How-To Geek

Inside the IBM Selectric [Video]

The IBM Selectric was one of the best selling typewriters of the 1960s and 70s and featured a rather unique digital-binary to analog system that controlled a typeball instead of a row of type bars. Check out this video to look inside.

Courtesy of Bill Hammack of Engineer Guy Video, we’re treated to a peek inside the popular typewriter model and an upclose look at how the unique typeball rotates and tilts to precisely deliver each letter.

IBM Selectric Typewriter & Its Digital to Analogue Converter [Engineer Guy Video]

Jason Fitzpatrick is a warranty-voiding DIYer who spends his days cracking opening cases and wrestling with code so you don't have to. If it can be modded, optimized, repurposed, or torn apart for fun he's interested (and probably already at the workbench taking it apart). You can follow him on if you'd like.

  • Published 07/2/12

Comments (7)

  1. Keith

    We have these on the shelf in my office

  2. r

    ..and it’s a lovely shade of beige too.

  3. Jon

    The success of the IBM selectric typewriter lead IBM to produce one of the first word processing systems for the professional typesetting trade, in the form of the IBM Mag Tape Selectric Composer (MT/SC). You typed-in a document to a magnetic tape storage unit, where you could freely edit without committing to printout. When the document was finished, it was output from mag tape to the selectric composer, which used the familiar “golf ball” printing element to produce justified, camera-ready text in the desired font. The MT/SC was a reliable workhorse at the company where I worked as a tech writer in the ’60’s. The following link shows an IBM brochure for the MT/SC.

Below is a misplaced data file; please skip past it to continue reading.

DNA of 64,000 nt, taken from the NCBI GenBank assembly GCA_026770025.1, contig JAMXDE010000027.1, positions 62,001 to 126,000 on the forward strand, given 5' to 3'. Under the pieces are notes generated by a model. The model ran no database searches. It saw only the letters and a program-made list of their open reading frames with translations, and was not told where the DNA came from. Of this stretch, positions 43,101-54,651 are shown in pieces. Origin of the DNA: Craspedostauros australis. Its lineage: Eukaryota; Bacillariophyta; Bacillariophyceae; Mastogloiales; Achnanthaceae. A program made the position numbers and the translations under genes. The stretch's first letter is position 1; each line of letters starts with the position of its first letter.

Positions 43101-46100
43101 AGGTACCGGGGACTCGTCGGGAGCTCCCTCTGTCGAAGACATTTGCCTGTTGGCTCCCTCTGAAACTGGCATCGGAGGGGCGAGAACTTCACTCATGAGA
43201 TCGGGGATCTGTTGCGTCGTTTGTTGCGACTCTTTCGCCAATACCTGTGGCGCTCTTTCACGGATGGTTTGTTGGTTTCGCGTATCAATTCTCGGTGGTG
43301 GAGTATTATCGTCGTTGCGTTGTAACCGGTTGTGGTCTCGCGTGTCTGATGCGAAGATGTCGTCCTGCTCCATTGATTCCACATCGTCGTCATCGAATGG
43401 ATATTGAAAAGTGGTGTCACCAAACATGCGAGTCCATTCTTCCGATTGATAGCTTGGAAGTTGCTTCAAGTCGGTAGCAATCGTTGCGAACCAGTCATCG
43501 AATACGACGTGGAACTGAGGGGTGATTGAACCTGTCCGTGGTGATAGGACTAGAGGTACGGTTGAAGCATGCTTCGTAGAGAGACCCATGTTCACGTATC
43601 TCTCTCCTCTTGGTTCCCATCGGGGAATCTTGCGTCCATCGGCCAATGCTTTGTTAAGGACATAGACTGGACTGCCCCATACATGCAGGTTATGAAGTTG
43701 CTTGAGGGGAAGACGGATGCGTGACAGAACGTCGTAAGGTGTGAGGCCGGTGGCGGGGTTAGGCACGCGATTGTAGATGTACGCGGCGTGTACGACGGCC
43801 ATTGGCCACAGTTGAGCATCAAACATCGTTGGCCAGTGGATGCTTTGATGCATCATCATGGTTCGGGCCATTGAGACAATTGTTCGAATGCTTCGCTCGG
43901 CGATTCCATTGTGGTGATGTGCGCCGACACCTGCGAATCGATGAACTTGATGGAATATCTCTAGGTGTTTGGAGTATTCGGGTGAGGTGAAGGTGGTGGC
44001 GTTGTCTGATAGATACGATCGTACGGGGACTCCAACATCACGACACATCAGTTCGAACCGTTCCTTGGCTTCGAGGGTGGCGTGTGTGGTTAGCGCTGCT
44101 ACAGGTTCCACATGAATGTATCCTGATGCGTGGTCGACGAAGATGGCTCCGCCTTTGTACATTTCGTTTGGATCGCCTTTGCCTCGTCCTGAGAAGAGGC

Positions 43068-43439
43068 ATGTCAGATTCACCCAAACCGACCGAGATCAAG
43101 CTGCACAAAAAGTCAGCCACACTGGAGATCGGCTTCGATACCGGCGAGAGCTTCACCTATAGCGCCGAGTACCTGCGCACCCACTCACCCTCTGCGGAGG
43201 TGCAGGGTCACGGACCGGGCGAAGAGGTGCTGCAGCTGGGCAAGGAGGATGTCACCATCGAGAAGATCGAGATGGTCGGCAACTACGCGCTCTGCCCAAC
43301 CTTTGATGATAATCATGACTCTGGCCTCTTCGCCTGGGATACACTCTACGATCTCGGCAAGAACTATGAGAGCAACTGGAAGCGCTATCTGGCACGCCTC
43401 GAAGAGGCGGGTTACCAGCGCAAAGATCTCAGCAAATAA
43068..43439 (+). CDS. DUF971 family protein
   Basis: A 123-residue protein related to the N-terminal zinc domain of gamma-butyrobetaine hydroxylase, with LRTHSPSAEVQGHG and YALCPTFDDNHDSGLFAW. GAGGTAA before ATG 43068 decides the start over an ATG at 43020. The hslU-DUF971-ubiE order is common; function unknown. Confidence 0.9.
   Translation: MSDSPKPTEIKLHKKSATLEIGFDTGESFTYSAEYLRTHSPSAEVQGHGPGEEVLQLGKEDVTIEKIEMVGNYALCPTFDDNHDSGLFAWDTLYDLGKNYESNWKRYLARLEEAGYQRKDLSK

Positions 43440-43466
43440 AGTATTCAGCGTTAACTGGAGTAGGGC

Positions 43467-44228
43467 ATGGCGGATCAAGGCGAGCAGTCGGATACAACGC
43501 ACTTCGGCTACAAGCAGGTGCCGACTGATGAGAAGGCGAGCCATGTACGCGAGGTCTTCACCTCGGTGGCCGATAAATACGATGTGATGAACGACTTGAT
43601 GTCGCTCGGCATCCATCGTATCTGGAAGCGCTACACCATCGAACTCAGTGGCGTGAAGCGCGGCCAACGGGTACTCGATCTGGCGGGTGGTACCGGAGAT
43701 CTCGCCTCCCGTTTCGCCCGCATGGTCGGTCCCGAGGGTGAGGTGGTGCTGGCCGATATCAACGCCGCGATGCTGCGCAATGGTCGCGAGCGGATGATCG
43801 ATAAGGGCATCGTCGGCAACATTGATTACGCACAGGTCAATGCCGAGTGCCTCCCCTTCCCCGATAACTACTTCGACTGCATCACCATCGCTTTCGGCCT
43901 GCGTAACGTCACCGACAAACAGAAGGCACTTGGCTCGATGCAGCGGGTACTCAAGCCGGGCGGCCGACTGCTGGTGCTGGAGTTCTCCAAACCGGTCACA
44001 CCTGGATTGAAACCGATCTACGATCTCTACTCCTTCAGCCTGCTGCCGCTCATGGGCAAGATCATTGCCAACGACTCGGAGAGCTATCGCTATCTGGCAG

4. RonV42

    I mastered touch typing on one of these…great piece of hardware.

  5. Ushindi

    Again, many thanks for these.

  6. Brett

    Brings back fond memories. So long as I do not have to service them – absolutely diabolical… But a fantastic machine otherwise. Innovative, sexy, fast, versatile, stylish. The Selectric was all those things and more.

  7. Keith

    That is truly a typewriter with authority. You just *knew* that work was getting done. No way to hide it. If your typewriter wasn’t making noise, you were slacking or doddling. : )

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